Senate Ways and Means Committee Chair Michael Rodrigues, and House Ways and Means Committee Chair Aaron Michlewitz

The enduring economic hardships caused by the COVID-19 pandemic will pose both revenue and spending challenges to state and local budget writers next year, but may be less dire than first expected.

The Department of Revenue and other fiscal experts and economists offered outlooks for the economy and state revenues over the second half of fiscal 2021 and for fiscal 2022 during the annual “consensus” revenue hearing convened on Dec. 15 by the House and Senate Ways and Means committees and the governor’s budget office.

Legislative leaders and the administration are expected to reach agreement on a tax revenue forecast for fiscal 2022 sometime this month. The forecast would be used in the governor’s budget recommendation, due to be filed by Jan. 27, and the House and Senate budget plans that are customarily released in April and May, respectively.

The annual revenue hearing marks the start of the budget season and is important for municipal officials because it provides insights into the direction of the economy and anticipated state revenues available to fund municipal and school aid programs next year, particularly Unrestricted General Government Aid, which in recent years (with the exception of fiscal 2021) has increased at the same rate as the “consensus” projection for the growth of state tax collections.

For the current fiscal year, the Department of Revenue projects a drop in tax collections of about 6%, which is a bit steeper than the 5% forecast provided by the Massachusetts Taxpayers Foundation. Both outlooks are more favorable than they were earlier in the year, when taxes were expected to drop by more than 10% – billions of dollars below the final number for last year.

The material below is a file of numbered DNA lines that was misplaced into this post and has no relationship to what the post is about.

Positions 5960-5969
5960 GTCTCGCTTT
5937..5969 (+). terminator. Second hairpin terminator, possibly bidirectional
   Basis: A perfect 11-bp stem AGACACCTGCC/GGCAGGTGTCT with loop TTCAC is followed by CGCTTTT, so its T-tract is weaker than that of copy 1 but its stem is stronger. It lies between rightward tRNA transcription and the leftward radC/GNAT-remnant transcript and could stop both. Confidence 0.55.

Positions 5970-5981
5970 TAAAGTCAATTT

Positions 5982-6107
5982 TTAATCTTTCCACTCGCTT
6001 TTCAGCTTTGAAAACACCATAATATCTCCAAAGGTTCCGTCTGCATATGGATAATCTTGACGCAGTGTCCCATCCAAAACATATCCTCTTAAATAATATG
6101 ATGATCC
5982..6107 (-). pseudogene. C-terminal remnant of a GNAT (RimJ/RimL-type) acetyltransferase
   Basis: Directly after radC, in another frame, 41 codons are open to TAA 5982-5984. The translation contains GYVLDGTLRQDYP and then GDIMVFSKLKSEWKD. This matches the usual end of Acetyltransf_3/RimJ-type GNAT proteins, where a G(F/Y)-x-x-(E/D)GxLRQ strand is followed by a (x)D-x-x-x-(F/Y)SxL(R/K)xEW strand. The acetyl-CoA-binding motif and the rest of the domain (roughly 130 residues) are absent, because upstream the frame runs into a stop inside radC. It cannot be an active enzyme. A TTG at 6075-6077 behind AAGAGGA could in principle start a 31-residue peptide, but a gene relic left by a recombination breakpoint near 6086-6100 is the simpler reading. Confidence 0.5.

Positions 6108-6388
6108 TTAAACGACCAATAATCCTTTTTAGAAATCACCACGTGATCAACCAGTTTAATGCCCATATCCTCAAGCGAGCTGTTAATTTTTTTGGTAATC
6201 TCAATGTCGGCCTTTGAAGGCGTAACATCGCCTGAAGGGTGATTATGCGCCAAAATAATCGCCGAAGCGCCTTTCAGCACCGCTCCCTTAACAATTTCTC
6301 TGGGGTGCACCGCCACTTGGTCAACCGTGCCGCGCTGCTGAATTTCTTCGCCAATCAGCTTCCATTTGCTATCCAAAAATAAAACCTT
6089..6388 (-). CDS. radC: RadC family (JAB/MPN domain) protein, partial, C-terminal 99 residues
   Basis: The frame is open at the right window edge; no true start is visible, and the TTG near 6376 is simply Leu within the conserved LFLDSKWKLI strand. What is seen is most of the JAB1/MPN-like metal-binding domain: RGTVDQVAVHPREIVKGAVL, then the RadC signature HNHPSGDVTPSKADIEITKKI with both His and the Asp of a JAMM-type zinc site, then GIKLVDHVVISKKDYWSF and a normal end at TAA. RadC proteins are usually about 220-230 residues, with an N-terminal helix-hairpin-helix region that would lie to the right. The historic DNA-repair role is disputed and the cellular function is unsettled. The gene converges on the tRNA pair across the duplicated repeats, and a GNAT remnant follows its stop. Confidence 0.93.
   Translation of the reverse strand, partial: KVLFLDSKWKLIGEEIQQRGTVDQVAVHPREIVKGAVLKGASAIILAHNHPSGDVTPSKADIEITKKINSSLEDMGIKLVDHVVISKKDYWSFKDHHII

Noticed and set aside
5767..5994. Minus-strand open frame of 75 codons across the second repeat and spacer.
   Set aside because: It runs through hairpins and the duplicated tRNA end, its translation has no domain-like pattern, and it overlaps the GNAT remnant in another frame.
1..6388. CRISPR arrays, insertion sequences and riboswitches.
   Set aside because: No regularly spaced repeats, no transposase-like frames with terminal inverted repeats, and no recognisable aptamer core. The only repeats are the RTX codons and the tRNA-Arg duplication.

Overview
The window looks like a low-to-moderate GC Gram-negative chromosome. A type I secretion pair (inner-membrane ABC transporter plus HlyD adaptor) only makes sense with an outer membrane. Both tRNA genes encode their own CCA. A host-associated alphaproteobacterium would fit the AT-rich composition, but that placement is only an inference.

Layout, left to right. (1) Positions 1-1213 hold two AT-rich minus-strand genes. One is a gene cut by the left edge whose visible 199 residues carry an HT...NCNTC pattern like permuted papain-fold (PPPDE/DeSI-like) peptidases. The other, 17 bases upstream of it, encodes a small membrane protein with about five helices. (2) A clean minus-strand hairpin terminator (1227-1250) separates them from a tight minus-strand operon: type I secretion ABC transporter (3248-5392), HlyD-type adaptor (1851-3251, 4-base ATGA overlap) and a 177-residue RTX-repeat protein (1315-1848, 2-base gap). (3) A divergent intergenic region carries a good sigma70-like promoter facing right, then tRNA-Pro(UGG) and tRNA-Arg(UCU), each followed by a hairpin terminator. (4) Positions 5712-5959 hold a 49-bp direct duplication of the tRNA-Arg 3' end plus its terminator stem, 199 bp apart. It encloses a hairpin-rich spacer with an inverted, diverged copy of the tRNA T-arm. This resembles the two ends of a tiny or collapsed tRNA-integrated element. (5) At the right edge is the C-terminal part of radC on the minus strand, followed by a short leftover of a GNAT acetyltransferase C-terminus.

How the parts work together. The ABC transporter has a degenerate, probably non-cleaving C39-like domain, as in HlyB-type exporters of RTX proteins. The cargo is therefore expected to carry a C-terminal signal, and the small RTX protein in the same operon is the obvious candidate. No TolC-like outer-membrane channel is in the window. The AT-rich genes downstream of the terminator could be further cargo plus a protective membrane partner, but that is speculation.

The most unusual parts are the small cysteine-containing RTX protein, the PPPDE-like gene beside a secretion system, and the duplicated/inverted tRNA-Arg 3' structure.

For fiscal 2022, the mid-range tax number offered by the Department of Revenue is almost 4% above the expected fiscal 2021 level. The Taxpayers Foundation projects growth of 5.5%.

The outlooks for next year were all heavily qualified with an expectation of control of the coronavirus and help from the federal government.

“While the FY22 forecast represents an improved fiscal outlook from the dark, early days of the pandemic that influenced our FY21 revenue projections, we are still not out of the woods,” warned Taxpayers Foundation President Eileen McAnneny. “All the optimistic assumptions concerning vaccine distribution, efficacy and inoculation rates and the ensuing speedy economic recovery upon which this forecast is based must materialize for the fiscal 2022 revenue projection to be realized.

“Given the unprecedented level of uncertainty the pandemic has prompted,” she said, “we would still urge a conservative approach to budgeting.”

Longer term, McAnneny noted, “Lawmakers need to be paying close attention to fundamental shifts in the economy that could have significant budgetary implications. Zoom meetings, telework, telehealth, remote learning, food delivery services – all have changed the way people communicate and socialize. Whether or not these potentially seismic changes persist post-pandemic will dictate how the state’s economy evolves and their future impact on tax revenues.”

Pandemic-related disruption to local schools and the impact on enrollment numbers could significantly affect school aid allocations next year.

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